Tuesday, February 19, 2013

CBCT as Aid In Removal of Separated File

Removal of a separated instrument is rarely a simple task.  The closer to the apex, the more difficult the removal.  In this case, tooth #19 had a separated instrument 6 yrs earlier. The tooth had become symptomatic and the patient was having extensive crown and bridge work done.

A CBCT was taken to evaluate the separation in 3D.  This image was very helpful because it told us the anatomy of the mesial root. It shows clearly that the mesial root is a single root, rather than two separate roots.  With this information, we can plan to remove some tooth structure between the MB and ML canals in our attempt to access and remove the separated instrument.  It also showed us that there were 2 separated instruments in the MB canal.  This information is crucial in our ability to remove the spearated instrument. (The radiographic imaging also warned us not to remove any dentin mesial to the prepared space to prevent root perforation)

This treatment can only be accomplished with the use of the dental operating microscope and use the of ultrasonic instrumentation.  Approximately 1 hour of treatment time was used in removing the separated instruments.

2 separated instruments

Final obturation.

Take home message from this case...

Always easier to prevent a separation than remove a separation.
Patients should be informed if an instrument separation occurs.
Advanced imaging (CBCT) provides valuable information that affects the course of treatment.
Microscopes are an indispensable tool in modern endodontic therapy.

Tuesday, February 5, 2013

Remembering James H.S. Simon DDS (1934-2013)

On Sunday, Feb 3, 2013, Dr. James H.S. Simon passed away. Dr. Simon was one of the pioneers of modern endodontics.  He dedicated his career to education and was truly an amazing teacher, mentor and friend.  I'm grateful for my association with Jim and the things he taught me about endodontics.

Dr. Simon (Chief) and his posse at Jackson Hole, WY - Oct 2012 meeting of American College of Endodontists.

The following bio was provided by Dr. Ilan Rotstein of USC.
Dr. Simon was born in 1934 in Boston. Between the ages of 14-18 he attended the Phillips Exeter Academy in New Hampshire, known for its excellence in education, and graduated from the Academy in 1953. Between the ages of 18-22 Dr. Simon attended Bowdoin College in Brunswick, Maine, where he majored in biology. He spent the next 4 years in Temple University School of Dentistry in Philadelphia obtaining his D.D.S degree. Following dental school Dr. Simon spent 2 years at Boston University School of Medicine where he studied oral pathology and endodontics with Henry Goldman, Kurt Thoma and Herb Schilder and received his certificate in endodontics. For the next 3 years he was engaged in a private practice in Quincy, Massachucetts, where he limited his practice to endodontics. After 3 years of private practice, Dr. Simon joined the Veteran’s Administration in White River, Vermont, treating endodontic cases and in addition serving as a research associate at Dartmouth Medical School in Hanover, New Hampshire.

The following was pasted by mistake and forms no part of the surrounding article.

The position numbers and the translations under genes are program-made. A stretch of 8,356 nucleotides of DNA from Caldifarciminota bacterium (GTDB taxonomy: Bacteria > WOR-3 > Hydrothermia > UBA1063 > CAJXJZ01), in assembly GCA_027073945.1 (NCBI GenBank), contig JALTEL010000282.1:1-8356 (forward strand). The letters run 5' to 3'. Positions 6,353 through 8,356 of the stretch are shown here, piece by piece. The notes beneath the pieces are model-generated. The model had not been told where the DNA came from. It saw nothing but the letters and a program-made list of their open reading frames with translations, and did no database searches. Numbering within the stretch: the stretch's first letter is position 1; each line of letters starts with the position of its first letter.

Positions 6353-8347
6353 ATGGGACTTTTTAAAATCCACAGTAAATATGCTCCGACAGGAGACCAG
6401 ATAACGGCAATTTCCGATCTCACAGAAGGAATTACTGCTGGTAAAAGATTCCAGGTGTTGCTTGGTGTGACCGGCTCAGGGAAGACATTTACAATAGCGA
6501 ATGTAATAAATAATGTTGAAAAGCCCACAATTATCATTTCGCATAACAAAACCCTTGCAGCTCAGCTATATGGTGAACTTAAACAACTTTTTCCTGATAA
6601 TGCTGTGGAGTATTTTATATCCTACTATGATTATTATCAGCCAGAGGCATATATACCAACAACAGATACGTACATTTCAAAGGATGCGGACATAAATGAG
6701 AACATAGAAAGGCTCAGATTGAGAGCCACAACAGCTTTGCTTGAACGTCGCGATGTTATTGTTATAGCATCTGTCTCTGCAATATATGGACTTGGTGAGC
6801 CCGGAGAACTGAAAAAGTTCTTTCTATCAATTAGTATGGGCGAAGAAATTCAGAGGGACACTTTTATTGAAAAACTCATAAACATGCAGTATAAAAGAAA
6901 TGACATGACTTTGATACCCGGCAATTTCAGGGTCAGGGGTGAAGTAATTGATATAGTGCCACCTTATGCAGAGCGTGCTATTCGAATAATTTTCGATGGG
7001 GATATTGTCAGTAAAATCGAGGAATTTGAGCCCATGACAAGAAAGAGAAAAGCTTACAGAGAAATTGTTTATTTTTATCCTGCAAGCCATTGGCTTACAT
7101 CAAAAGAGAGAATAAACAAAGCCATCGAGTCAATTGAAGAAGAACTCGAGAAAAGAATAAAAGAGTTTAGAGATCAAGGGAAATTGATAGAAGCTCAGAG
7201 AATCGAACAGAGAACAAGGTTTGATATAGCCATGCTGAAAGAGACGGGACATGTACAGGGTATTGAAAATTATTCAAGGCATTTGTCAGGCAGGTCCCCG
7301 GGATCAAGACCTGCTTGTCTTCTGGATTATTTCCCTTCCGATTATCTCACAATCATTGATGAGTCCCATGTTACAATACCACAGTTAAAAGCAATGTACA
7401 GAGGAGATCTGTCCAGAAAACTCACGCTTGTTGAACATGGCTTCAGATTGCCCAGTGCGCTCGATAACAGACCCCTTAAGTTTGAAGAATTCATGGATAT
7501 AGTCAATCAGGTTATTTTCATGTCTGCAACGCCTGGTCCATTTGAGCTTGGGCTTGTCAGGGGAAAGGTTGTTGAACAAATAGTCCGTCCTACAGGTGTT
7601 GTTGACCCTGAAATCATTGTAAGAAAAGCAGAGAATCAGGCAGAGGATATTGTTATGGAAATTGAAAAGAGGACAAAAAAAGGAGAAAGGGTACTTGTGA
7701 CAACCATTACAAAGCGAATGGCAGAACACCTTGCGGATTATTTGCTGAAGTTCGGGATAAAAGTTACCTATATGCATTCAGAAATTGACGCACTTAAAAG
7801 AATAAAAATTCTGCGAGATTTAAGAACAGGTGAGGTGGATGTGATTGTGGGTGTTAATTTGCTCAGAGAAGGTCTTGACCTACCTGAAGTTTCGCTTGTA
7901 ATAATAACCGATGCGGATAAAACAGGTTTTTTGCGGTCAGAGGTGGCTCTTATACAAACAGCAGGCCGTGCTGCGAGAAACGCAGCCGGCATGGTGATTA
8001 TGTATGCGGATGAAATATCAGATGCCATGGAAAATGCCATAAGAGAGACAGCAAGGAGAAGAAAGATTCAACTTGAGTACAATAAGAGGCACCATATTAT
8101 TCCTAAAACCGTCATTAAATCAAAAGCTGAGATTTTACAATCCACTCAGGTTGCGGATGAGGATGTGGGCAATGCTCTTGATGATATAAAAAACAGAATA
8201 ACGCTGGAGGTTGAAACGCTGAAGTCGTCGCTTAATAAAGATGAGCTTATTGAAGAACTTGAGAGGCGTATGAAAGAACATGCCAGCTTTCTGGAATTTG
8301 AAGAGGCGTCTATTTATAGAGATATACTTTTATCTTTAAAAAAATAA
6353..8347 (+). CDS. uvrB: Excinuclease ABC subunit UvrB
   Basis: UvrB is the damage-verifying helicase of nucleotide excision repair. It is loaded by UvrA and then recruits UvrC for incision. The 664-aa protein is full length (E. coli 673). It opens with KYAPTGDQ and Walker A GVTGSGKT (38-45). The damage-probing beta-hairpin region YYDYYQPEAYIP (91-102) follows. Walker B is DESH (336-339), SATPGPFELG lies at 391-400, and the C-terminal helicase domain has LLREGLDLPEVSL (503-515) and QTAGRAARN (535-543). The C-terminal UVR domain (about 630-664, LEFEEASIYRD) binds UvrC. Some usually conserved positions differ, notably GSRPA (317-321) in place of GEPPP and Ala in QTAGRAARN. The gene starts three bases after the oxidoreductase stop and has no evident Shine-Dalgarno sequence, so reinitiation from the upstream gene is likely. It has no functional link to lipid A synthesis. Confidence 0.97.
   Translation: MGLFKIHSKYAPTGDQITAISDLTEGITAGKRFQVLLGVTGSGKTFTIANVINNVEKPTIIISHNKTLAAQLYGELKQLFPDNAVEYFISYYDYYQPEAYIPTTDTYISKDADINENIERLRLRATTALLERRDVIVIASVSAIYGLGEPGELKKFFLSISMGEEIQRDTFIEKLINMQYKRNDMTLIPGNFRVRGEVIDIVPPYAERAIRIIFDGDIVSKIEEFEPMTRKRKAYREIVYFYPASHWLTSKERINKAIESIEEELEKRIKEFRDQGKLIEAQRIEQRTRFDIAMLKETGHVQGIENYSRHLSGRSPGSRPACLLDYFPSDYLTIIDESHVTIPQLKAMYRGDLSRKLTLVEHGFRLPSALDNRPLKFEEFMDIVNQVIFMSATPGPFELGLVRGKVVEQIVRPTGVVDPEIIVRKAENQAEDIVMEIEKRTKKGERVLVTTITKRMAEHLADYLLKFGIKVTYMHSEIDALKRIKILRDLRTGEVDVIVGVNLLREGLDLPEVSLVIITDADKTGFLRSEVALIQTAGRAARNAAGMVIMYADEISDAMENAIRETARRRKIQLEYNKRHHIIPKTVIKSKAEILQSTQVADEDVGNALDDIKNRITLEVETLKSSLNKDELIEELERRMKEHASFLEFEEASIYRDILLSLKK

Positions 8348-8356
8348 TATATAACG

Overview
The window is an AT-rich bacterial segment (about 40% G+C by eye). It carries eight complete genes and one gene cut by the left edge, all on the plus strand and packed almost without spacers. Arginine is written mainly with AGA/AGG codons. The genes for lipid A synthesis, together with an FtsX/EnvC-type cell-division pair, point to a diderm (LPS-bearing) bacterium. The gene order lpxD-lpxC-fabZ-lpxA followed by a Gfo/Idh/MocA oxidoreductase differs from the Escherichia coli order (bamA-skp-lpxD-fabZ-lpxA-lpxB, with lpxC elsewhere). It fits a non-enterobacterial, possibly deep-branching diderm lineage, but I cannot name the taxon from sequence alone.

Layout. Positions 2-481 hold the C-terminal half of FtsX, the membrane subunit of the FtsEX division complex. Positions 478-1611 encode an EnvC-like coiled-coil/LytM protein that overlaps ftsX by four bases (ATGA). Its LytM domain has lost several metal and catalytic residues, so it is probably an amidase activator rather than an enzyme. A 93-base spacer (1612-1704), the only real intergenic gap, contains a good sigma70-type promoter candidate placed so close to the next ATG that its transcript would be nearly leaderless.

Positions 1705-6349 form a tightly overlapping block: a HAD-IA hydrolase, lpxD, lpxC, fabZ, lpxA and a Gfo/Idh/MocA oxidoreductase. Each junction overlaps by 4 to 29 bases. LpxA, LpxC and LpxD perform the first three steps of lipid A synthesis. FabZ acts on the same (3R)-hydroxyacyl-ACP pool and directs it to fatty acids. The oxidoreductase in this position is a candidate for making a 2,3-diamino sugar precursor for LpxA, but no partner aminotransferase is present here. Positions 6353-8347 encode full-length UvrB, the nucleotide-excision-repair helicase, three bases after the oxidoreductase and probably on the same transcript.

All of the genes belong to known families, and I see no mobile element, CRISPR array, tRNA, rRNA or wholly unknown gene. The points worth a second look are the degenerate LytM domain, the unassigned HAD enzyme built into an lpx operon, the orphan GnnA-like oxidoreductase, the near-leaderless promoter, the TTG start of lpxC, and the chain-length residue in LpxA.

In 1968 Dr. Simon joined the VA Medical Center in Long Beach, California, in order to start the first endodontic residency program there. For the next 32 years, Dr. Simon was the Director of the Endodontic Residency Program at the VA Long Beach where he mentored and trained more than 60 residents. This period of 32 years was the longest full-time teaching program under one director in the nation. During that period, Dr. Simon also held a part-time teaching position at USC School of Dentistry where he taught together with Al Frank, Dudley Glick, John Ingle and others. In 1974, he joined the faculty at Loma Linda School of Dentistry as part-time faculty. In July 2001, Dr. Simon was recruited to USC where he served as Professor of Clinical Dentistry and Director of the Advance Endodontics program. During that time he mentored and trained more than 110 advance endodontic students.

Dr. Simon was a Diplomate of the American Board of Endodontics, President of the College of Diplomates of the American Board of Endodontics, Director and President of the American Board of Endodontics, Fellow of the American College of Dentists and
Fellow of the International College of Dentists. He was member of many prestigious dental organizations and held leadership positions in the American Association of Endodontists. Dr. Simon published extensively in the dental and endodontic literature and in 2005 he received the Louis I. Grossman Award by the American Association of Endodontists. This most prestigious award is given to an author for cumulative publication of significant research studies that have made an extraordinary contribution to endodontics. Dr. Simon was an international authority in the field of endodontics and used to lecture extensively at universities and professional meetings in the United States and throughout the world.

Jim is survived by Helen, his wife of 53 years, his children Jeffrey, Linda and David, and his grandchildren Alexis, Morgan, Jake, Jordan and Jason.